Our main dishes were large in scope, with more accompaniments than specified on the menu. Unbeknownst to me, there were carrots, broccoli, and zucchini, and these same vegetables arrived on my mother’s plate as well. This rubbed me the wrong way since perhaps my greatest restaurant pet peeve is when the same accompaniments arrive on dishes that otherwise have no relation to each other—it felt as though the vegetables were an afterthought and that they had a need to simply fill space on the plate. While the composition was not displeasing to the eye, I really wish that they had found some means of individualizing the vegetables to the rest of the dish, or simply used a smaller plate and disregarded the vegetables altogether. I don’t typically order steak but I do enjoy it and I figured that the traditionally-minded kitchen would execute a comfortable steak preparation. I was, therefore, disappointed when the steak was not tender and had very little flavor—this did not even taste like beef tenderloin. Therefore, I took it upon myself to inquire as to the grade of the meat and was informed that it was USDA Choice. (Even though I was disappointed by the beef, the service was gracious and my server graciously fielded my inquiries with a calm disposition.)While this explained the shallow flavor, it also felt like an example of the restaurant maintaining a superficially luxurious appearance that disguises what was not a particularly high-quality cut of meat. For a restaurant that maintains a luxurious, vacationland façade, I would have preferred either a locally-sourced grass-fed beef or a Prime cut. Although the vegetables tasted like they could have been cooked in a microwave, the mushroom ravioli was quite nice, however. Still, with all of the different components, this dish felt as though the components had been conceptualized in isolation, adhering to a protein/vegetable/starch framework while disregarding whether they worked in relation to one another.
My mother’s haddock arrived ample in portion and was breaded, which had not been stated on the menu. While fried haddock is obviously commonplace in New England, in the context of what is purportedly a “Fine Dining Inn” it is not self-evident that the fish would be fried. Fortunately, the breading was very light and the herb butter sauce nicely unified the different components without overwhelming the fish. Based on this haddock preparation and the halibut I enjoyed on my prior visit, I would order the fish option on future visits.
Adding to the dinner party vibe, the chef/owner made his way to each table, stopping at ours after we had finished our entrees. His didn’t have the alpha male personality one finds in some chefs and his gracious, jovial demeanor created the impression that he was operating as both chef and host.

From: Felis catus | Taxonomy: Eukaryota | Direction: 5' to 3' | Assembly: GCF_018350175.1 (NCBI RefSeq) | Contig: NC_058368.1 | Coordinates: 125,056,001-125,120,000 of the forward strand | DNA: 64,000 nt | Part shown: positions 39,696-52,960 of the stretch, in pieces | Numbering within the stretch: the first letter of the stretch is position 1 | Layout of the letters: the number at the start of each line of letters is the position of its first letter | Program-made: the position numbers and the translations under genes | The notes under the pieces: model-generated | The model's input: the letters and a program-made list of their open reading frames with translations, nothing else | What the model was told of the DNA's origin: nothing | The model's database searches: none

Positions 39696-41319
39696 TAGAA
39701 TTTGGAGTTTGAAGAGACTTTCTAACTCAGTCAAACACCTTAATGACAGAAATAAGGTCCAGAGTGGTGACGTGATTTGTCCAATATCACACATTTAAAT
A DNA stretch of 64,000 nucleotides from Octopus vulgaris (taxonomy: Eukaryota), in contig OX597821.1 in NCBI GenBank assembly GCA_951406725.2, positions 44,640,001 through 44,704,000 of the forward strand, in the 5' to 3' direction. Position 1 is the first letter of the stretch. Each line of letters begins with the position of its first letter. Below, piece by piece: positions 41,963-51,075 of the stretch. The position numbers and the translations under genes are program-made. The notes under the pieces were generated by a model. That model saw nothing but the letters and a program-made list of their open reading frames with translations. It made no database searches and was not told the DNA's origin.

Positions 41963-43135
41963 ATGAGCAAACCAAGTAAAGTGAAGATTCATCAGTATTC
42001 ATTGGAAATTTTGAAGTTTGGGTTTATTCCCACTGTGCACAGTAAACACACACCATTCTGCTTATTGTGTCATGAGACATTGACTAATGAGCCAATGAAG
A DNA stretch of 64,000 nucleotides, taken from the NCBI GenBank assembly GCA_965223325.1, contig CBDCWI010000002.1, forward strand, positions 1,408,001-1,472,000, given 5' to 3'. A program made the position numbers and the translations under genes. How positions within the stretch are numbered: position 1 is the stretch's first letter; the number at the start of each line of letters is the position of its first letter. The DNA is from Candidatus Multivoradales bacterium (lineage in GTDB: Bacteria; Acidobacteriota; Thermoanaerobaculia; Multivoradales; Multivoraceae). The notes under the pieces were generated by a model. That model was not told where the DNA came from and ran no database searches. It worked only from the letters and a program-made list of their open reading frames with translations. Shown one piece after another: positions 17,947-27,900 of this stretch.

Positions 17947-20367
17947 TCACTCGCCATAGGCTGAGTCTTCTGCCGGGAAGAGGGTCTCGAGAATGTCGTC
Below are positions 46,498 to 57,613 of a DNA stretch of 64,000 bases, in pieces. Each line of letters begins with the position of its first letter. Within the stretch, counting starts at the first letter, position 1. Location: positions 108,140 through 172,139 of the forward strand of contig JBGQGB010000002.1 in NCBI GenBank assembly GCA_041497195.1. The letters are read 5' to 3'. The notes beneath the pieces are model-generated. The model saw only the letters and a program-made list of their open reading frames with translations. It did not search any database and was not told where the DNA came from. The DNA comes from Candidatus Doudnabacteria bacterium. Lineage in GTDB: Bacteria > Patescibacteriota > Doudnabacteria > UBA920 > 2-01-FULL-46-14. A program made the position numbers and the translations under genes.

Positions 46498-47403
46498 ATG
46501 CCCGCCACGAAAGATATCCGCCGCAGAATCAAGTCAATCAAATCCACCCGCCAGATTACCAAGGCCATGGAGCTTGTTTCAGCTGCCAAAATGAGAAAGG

Although I had not been terribly impressed by the cuisine, the experience was quite pleasant and so we ordered dessert. I chose the housemade sorbet trio, while my mom went with the Maine blueberry crème brulee. This was a good choice on my part. There were three sorbet preparations with citrus tuile: lemon, pineapple, and rhubarb; it was intense and still held vestiges of the fruit inside. There were also diced kiwi, pineapple, and strawberry below the sorbet, which created a nice textural contrast. I do feel as though the diced fruit is the sort of touch one would find at a dinner party and to this extent, there is an aspect of Hartstone Inn’s cuisine that is pleasantly amateurish.
I don’t care for crème brulee and so I passed on trying my mom’s dessert; she informed me that the blueberries were quite nice but that the texture of the dessert was a bit too soft.
This was a pleasant meal and a real bargain; at $24.50/2 courses and $29.50/3, I would return for the fish preparations and the sorbet. The ‘cozy New England retreat’ ambiance was pleasant and service operated at a high standard. I do feel, though, that the kitchen does not give their patrons enough credit—I find it hard to believe that people would not be disappointed by the tenderloin preparation, and the hierarchical segregation between protein, starch and vegetables suggests a lack of inspiration. This meal clarified the impact that price can have on an experience; although I am satisfied by the meal, if I were paying double the price (which is what one would expect to pay given the 4-diamond rating) I would have walked away quite displeased. My impressions are definitely similar those of my meal at Restaurant Michael, in which the restaurant provides a clinical exercise in ‘fine dining,’ maintaining a handsome sheen that is backed by little actual stimulation and substance. Still, Hartstone Inn is a comfortable experience, and its attractive space and lip service paid to fine dining ingredients ensures that it will likely remain popular.